In “Sitters and Patrons,” the portrait of Dr. Erwin von Graff stands out due to qualities that render the physician in an eerie and almost sinister way. Von Graff was a gynecologist who provided Schiele with the favor of an abortion for one of the artist’s companions.The face, hands, and left arm of the doctor are mottled and dark brown in places, giving them the quality of burnt flesh. The right arm is stretched across the chest in what Comini calls “a language of gestures.” The bony fingers with prominent knuckles get an additional point of reference, with the accent of a small bandage on the ring finger of the right hand.
As Schiele picked up more commissions, he had to please his patron’s whims and desires. An example is Portrait of Carl Reininghaus (1910), where the sitter is portrayed wearing his lederhosen. Additionally, Comini noted that Schiele “obliged certain collectors with his erotic pictures—which found no lack of clients.” It was an opportunity for Schiele to mine additional income.
In “Lovers” we see studies of Wally, Schiele’s longtime companion, and his wife Edith. Wally in Red Blouse with Raised Knees captures the essence of what comes to mind for many when they think of Schiele. That of a woman in a pose where legs are accented by colored stockings accompanied by an air of openness and availability.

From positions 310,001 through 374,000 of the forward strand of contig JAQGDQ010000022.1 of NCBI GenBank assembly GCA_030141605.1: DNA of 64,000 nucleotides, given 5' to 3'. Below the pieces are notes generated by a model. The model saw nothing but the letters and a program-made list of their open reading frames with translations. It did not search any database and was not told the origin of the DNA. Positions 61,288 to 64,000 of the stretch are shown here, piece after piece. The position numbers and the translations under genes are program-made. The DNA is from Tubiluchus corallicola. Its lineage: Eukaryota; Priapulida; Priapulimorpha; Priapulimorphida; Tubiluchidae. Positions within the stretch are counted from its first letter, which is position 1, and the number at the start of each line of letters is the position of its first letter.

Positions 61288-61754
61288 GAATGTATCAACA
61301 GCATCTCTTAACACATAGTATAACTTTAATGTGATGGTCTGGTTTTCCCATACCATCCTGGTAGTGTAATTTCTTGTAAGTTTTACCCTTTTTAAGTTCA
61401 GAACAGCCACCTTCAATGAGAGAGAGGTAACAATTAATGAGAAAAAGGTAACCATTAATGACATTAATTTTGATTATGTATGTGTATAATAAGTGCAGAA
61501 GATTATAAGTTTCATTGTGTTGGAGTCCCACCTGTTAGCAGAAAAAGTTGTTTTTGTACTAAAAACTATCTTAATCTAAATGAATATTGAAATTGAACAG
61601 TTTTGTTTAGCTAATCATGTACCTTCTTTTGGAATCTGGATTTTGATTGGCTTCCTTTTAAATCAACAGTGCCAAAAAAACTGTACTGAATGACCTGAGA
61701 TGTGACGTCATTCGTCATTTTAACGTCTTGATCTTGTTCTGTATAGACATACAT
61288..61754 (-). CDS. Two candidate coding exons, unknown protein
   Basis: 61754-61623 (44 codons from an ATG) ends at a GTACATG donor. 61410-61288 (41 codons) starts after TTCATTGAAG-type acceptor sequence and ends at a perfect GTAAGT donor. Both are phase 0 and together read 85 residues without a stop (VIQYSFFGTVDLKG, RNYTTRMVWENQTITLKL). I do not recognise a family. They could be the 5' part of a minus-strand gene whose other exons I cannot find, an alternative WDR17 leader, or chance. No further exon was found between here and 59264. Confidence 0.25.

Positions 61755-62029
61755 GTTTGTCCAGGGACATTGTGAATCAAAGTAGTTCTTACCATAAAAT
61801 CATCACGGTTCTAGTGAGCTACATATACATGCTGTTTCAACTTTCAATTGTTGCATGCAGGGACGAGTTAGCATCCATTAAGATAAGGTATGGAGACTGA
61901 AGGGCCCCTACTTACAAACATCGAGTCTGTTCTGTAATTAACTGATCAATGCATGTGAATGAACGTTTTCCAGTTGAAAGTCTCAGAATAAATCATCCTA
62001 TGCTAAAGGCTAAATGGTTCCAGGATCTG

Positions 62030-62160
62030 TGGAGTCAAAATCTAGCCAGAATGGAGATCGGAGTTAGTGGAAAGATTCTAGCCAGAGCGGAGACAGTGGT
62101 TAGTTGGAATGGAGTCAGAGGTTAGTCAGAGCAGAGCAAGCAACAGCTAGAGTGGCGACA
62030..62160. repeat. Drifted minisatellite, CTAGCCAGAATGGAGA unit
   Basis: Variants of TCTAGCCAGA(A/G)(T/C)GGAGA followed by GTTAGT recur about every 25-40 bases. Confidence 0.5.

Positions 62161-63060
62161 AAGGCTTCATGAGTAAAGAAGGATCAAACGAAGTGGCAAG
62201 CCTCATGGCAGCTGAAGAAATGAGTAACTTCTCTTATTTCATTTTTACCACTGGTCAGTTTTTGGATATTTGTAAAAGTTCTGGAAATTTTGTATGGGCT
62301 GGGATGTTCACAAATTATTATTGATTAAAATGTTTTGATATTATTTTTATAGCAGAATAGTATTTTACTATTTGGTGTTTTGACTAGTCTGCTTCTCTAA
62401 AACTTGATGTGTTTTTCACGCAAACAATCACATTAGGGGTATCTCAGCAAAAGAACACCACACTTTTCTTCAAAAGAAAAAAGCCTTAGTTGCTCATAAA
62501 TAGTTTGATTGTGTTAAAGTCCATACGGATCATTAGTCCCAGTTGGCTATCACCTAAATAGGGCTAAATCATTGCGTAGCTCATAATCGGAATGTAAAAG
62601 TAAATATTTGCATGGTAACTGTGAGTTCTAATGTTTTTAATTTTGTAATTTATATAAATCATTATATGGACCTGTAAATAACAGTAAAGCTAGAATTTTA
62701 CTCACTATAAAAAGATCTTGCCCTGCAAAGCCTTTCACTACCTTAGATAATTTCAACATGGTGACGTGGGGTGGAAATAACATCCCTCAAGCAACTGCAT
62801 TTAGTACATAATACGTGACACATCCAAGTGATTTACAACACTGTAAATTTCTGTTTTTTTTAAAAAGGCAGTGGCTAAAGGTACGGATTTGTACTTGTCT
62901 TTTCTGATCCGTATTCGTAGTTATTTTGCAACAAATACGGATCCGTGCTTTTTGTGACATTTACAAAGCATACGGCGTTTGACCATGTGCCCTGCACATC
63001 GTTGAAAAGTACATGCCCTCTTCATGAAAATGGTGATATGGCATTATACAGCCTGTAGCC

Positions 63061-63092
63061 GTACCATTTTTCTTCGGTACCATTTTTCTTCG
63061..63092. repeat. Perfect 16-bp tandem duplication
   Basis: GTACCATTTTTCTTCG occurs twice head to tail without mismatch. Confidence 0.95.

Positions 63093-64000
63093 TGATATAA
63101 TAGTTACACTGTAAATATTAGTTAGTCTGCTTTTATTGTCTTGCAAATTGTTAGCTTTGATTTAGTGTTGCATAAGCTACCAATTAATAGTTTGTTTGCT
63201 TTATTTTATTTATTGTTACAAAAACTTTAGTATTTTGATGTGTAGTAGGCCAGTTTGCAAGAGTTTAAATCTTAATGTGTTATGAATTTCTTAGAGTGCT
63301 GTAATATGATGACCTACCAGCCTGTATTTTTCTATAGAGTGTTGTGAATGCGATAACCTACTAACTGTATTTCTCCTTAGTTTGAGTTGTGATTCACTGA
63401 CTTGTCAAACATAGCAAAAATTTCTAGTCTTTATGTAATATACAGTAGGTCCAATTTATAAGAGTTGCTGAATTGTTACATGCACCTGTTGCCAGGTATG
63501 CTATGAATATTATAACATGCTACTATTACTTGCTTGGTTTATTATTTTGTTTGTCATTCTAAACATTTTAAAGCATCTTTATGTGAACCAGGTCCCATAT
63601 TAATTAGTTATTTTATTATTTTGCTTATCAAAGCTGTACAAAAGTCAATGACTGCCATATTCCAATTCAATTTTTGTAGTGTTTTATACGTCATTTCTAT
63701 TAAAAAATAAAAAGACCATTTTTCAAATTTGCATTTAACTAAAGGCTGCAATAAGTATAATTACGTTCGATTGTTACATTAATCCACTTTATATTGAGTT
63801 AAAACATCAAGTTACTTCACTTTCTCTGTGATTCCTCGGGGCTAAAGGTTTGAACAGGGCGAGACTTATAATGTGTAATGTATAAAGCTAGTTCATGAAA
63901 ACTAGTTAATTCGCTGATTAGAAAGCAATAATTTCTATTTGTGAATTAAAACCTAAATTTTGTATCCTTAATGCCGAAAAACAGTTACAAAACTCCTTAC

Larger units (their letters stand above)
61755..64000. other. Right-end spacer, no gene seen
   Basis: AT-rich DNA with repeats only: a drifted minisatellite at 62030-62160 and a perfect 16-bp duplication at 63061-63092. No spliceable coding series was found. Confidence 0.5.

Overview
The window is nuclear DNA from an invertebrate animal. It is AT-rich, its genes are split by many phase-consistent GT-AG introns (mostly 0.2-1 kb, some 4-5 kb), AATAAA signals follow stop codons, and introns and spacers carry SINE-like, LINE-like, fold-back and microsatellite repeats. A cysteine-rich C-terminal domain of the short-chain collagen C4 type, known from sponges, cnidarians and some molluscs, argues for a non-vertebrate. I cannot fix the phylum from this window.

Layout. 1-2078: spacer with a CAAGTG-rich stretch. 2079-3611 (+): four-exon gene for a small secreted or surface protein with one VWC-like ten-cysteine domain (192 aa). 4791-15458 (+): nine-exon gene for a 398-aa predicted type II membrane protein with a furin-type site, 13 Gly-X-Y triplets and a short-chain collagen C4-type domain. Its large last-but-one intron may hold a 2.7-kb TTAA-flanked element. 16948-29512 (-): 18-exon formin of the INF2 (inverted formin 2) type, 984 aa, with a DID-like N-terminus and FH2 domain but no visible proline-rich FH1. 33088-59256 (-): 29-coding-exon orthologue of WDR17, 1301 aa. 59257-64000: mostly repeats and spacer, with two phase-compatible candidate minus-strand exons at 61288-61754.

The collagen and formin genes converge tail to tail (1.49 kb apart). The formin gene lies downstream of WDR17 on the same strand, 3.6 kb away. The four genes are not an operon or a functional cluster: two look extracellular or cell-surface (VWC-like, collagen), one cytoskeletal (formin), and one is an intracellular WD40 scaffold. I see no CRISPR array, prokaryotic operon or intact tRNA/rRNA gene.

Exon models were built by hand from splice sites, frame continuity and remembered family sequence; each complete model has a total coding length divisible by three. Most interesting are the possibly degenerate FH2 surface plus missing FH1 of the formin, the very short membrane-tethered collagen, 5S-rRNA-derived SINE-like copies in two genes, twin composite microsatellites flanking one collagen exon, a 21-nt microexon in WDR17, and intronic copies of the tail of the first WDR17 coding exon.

Although in 1917, Edith would be painted with garters and stockings in, Portrait of the Artist’s Wife Seated, Holding Her Right Leg, the flesh of her left thigh exposed, his 1915 full-length portrait revealed a very different story. Comini conveyed that Edith “hated the portrait” as it showed her as “fragile and unsophisticated.” Although the material and folds of the dress are meticulously rendered, the facial expression is blank. Edith’s hands resemble rigid claws. Part of Schiele’s motivation in marrying Edith was the hope that it would delay his army service. Although he saw Edith as a “petite bourgeoisie coquette,” she was of a suitable background for marriage—unlike Wally. Schiele harbored hopes of maintaining relationships with both women, post-nuptials, a concept that was tersely nixed by Wally and Edith.
In the “Eros” section, there are nude girls and women partially clothed, sometimes with lifted skirts or just wearing stockings. Genitals are pronounced. Observed in a Dream (1911) presents a woman, face partially covered, lying on her back while spreading open the labia of her vagina. The Red Host (1911) situates Schiele with a paramour, seated beneath him. A huge, erect phallus extends up from her hand to his mid-chest area, blending in with the alizarin crimson of his shirt. Reclining Woman with Green Stockings (1917) uses black crayon and gouache to ground his figure, giving it a more concrete feeling than his watercolor and pencils works.